Time for a hiring freeze at North Cowichan

Highly-paid management team needs to roll up is sleeves

Once again, I find reading the proposed North Cowichan tax increase a complete joke.

There is no mention of the new employer health tax effective January 1, 2019 brought in by the B.C. NDP minority government. Based on the 2017 total payroll expense for North Cowichan of $14,691,978, 58 employees earning $75,000 and more is $5,637,813 and other employees at $75,000 and under is $9,054,165. This new tax would amount to $286,493 based on 1.95 per cent of total payroll. This is paid by the taxpayers.

Hiring more staff is outrageous and because of this new tax, a hiring freeze should come into effect. Only hiring required is for employees that have left their jobs. Hire replacements only.

Additional amounts paid out from the 2017 financial statements for employee benefits are $216,656 to CUPE, $214,765 to B.C. Medical Services Plan, $2,168,859 to the pension corporation, $386,288 to Worksafe B.C., and $8,403,152 to the Receiver General for Canada.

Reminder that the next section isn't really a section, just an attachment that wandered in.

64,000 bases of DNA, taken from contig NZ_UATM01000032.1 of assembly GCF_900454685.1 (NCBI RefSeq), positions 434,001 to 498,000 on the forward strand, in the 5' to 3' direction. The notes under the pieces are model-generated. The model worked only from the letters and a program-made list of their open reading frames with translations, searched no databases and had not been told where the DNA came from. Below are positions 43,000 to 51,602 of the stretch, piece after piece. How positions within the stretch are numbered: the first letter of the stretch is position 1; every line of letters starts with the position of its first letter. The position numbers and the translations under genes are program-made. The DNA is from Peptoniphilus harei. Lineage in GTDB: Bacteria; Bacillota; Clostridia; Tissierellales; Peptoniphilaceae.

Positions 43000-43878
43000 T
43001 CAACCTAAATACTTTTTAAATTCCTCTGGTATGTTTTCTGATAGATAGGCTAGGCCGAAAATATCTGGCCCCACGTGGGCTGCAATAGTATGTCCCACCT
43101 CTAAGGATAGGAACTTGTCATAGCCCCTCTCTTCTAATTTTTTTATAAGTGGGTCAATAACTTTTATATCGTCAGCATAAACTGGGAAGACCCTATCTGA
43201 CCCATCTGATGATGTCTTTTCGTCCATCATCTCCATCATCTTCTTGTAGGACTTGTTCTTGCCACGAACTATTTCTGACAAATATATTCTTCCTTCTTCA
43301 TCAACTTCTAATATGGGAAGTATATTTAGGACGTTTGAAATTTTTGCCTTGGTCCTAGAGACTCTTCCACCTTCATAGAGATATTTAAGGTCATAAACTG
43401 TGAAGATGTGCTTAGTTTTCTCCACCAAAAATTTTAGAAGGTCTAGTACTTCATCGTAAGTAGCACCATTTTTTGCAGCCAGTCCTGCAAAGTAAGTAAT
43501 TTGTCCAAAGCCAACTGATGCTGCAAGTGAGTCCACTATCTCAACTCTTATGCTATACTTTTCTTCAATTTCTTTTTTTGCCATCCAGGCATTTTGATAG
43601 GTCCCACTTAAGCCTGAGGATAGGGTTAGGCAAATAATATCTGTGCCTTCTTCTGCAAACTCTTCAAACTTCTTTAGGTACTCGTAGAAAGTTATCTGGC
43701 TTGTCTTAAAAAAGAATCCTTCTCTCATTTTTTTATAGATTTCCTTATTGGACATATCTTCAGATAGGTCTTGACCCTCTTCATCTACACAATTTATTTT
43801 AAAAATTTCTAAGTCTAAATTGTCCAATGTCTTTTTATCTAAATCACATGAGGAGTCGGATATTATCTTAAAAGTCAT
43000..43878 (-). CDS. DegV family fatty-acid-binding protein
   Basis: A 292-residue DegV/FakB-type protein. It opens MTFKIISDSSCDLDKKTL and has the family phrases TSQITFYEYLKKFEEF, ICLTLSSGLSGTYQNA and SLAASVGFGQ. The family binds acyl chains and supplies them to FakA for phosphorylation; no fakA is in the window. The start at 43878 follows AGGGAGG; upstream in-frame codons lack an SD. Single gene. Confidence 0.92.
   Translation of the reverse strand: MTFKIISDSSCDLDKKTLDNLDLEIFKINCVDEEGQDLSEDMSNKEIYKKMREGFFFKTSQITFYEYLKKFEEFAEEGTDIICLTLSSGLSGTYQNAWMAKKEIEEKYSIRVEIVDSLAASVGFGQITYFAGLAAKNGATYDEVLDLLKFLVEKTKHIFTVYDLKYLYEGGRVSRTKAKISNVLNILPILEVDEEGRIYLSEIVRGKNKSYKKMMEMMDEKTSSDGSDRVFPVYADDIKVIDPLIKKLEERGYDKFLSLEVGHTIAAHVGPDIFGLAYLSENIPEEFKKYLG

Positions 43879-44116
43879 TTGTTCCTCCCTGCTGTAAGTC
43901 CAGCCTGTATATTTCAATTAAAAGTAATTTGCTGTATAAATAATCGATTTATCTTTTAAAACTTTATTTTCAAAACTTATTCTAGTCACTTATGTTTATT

Note that the NDP finance minister says that the elimination of MSP premiums will save employers money. How so? A total of $214,726 was paid out for MSP and with the new employer health tax the amount rises to $286,493 – an increase of $71,767. This is not peanuts from a taxpayer point of view. A 33.3 per cent increase is outrageous.

Another note is that $63,654 was paid out in petty cash. Petty cash is for reimbursements for items purchased for cash by employees for expenses pertaining to North Cowichan expenses. This is outrageous, and should have been noticed by the outside auditors when doing the 2017 year end financials.

Amounts this high could relate to items that have no bearing on North Cowichan expenses, and could have been personal employee purchases. When Revenue Canada does audits, it thoroughly goes through petty cash payments.

In summary, a hiring freeze effective January 1, 2019. Raising taxes year after year is poor economic sense and time for the highly-paid management team at North Cowichan to start doing their jobs properly.

Joe Sawchuk,

Duncan

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